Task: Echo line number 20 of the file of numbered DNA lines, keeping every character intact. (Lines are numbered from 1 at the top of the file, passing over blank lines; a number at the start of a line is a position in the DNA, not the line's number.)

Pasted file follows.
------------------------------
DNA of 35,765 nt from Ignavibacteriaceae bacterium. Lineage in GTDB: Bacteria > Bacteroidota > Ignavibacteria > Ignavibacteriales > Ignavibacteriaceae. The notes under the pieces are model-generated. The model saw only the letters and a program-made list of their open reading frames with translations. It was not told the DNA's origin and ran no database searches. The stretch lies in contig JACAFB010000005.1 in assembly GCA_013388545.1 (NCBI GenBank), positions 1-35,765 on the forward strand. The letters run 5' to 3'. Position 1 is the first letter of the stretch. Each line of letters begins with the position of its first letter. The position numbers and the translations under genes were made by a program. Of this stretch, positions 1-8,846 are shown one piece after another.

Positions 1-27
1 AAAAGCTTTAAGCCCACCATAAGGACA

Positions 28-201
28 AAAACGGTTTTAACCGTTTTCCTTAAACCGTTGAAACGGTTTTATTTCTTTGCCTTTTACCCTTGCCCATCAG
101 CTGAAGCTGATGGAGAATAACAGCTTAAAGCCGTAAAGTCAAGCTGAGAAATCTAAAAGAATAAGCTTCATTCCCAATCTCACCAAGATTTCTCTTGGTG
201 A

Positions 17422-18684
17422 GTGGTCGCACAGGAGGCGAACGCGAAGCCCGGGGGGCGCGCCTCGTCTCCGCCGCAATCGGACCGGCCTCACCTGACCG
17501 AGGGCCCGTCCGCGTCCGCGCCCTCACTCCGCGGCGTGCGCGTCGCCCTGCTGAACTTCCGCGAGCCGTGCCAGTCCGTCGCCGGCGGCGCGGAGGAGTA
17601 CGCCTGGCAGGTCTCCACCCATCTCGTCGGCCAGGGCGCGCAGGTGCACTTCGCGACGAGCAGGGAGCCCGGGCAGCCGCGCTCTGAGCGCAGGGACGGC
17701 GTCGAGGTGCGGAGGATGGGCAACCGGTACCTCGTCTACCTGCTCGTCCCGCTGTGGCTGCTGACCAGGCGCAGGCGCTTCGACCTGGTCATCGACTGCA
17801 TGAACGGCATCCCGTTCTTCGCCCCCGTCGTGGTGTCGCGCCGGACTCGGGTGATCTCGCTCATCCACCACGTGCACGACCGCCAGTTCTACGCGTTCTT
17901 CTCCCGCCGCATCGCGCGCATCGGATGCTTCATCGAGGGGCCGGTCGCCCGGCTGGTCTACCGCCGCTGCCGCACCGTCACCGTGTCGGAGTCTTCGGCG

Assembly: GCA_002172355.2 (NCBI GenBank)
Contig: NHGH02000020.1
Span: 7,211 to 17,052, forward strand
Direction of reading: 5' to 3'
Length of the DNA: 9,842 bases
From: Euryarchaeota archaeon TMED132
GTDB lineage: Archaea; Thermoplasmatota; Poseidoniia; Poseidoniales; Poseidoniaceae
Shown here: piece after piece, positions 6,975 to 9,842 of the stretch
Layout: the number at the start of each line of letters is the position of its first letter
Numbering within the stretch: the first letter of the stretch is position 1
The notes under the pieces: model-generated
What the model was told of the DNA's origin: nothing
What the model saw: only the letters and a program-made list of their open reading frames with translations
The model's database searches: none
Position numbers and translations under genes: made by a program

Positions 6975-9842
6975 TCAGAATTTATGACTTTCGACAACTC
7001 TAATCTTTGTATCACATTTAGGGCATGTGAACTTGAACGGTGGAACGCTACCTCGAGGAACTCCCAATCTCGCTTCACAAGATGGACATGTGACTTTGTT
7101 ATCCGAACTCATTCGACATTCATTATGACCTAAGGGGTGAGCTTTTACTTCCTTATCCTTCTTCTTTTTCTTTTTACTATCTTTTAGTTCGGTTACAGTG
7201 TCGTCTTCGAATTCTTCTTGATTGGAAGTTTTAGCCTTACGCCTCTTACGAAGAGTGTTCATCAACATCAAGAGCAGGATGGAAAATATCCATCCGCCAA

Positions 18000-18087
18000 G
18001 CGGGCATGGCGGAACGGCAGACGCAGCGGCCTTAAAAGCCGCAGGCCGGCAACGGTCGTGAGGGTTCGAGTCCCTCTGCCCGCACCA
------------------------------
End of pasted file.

From: Euryarchaeota archaeon TMED132